David A. Phillips, chief of CIA anti-Castro covert operations in 1963
David Phillips was a failed actor turned expatriate newspaper publisher in Santiago, Chile when he was recruited into the CIA in the early 1950s. He made his mark fast. In 1955, he won a Distinguished Intelligence Medal, one of the agency’s highest honors, for mounting deceptive radio broadcasts in the CIA’s overthrow of the democratically elected government of Guatemala in 1954.
After that his CIA career took off. With Howard Hunt, Phillips served as propaganda chief in the CIA’s failed effort to invade Cuba at the Bay of Pigs In April 1961. When he was assigned to Mexico City in 1962, station chief Win Scott described him as “the finest covert action officer I have ever met.”
After JFK’s assassination, Scott was not so complimentary and I suspect the reason why was Oswald’s curious handling of Oswald. .(I tell the story in my biography of Scott, Our Man in Mexico. Buy it here.)
Summers was amazed when doing his documentary for BBC’s “Panorama” in the late 1970s that many of his interview subjects had never been spoken to before. “All of the media of that time, not least the New York Times, had completely failed to really quarry into the story. They simply had not done it,” he said. “They concentrated on the great tapestry of the assassination and the Kennedy era.”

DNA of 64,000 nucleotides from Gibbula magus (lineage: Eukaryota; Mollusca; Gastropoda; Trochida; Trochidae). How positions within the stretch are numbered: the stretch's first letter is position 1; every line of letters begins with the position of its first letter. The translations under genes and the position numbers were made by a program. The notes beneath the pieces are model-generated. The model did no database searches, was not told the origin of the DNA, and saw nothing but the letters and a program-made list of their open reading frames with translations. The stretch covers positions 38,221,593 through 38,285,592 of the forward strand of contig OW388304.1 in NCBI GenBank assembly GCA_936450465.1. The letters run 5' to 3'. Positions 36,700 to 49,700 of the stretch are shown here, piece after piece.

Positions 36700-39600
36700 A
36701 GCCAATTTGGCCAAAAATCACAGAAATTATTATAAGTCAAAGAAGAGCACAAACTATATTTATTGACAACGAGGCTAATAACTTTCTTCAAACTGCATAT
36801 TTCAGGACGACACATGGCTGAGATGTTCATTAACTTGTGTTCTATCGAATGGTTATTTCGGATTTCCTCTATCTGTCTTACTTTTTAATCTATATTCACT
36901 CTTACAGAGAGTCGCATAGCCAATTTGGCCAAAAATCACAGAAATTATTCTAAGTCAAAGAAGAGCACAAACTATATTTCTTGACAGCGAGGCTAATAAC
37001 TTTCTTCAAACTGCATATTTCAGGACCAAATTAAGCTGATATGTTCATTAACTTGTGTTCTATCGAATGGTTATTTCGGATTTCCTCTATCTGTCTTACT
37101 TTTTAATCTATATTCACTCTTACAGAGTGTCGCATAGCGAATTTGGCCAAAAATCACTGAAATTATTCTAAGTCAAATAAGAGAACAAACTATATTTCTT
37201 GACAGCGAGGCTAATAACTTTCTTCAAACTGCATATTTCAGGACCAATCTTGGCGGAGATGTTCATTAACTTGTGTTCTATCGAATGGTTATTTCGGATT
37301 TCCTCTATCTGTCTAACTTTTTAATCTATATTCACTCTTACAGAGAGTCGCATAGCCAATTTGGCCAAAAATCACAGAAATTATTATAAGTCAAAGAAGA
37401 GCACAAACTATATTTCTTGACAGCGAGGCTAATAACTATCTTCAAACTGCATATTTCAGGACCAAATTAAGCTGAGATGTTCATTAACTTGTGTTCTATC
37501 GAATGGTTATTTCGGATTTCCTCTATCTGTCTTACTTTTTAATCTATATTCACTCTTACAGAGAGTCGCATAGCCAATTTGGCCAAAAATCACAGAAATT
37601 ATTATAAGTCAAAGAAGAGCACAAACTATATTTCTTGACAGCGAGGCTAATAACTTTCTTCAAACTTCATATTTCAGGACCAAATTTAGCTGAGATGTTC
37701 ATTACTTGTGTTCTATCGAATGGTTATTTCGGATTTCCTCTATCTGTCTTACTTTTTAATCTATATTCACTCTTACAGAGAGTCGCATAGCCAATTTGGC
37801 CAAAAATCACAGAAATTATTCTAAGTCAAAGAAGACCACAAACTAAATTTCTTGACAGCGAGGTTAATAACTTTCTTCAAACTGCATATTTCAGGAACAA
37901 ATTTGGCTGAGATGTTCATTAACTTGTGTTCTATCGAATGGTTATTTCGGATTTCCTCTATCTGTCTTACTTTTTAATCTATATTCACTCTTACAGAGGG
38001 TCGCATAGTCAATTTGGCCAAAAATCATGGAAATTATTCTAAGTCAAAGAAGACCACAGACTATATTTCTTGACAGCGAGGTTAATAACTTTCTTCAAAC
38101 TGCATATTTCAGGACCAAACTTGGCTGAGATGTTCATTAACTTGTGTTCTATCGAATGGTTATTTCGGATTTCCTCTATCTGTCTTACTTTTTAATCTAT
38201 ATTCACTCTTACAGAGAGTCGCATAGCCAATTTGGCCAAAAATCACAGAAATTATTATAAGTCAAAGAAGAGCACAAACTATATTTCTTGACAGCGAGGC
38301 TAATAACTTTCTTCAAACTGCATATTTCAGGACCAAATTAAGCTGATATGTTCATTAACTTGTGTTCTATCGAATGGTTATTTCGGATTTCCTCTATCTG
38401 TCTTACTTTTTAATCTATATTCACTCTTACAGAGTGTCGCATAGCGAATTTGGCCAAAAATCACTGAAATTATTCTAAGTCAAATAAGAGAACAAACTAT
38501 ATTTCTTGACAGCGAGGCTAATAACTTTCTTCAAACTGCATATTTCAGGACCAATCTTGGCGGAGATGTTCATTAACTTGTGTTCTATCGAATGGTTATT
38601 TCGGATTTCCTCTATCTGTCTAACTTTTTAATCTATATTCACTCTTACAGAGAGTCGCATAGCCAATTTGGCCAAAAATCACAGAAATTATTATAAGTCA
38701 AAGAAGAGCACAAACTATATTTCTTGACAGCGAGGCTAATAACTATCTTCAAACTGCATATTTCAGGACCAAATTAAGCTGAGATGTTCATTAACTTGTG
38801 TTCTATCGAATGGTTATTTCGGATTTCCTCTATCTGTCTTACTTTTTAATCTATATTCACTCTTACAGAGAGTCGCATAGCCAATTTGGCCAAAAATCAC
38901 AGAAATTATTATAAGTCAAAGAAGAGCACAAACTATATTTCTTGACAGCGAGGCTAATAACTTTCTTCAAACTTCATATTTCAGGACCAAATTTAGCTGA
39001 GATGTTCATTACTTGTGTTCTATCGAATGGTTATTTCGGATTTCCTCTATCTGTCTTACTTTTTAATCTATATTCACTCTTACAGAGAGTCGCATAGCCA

Alan and I talked about the upcoming History Channel’s JFK Declassified: Tracking Oswald, a six-part docu-series on Kennedy assassination story, which begins Tuesday, April 25th. Based on what I know, I have mixed feelings about the show.
The History Channel’s upcoming documentary series, “JFK Declassified: Tracking Oswald” sounds enticing. A videogenic and decorated former CIA operations officer Robert Baer revisits the secret intelligence dimensions of the assassination of President John F. Kennedy.
Baer is not the worst choice for a guide to the JFK story. He is an incisive commentator on CIA affairs, and no apologist. He rejects torture and expresses skepticism on drones. He comes across as a thinking man’s intelligence officer. (The fact that George Clooney played Baer in the movie Syriana gives him a whiff of Cool Liberal cologne.) Read more
Executive Action is perhaps the most famous conspiracy thriller about the John Kennedy assassination, with the exception of Oliver Stone’s JFK. Recently released CIA records in the CREST database show that they were keeping an eye the production and how it was being received. The articles even detail how the CIA may have threatened or tried to stop the production of the film.
Although this account does not mention James Angleton, the CIA Counterintelligence Chief (1954-74) was the man who expanded and oversaw the opening of the mail of U.S. citizens for nearly 20 years. In 1977, the Justice Department decided not to indict him.
Similarly, the late James Angleton, America’s most famous counterspy, slipped me the history of a ridiculously expensive recovery vessel called the Glomar Explorer and a few years later laughed that it was an effort to upstage a New York Times investigative reporter he knew was chasing the story.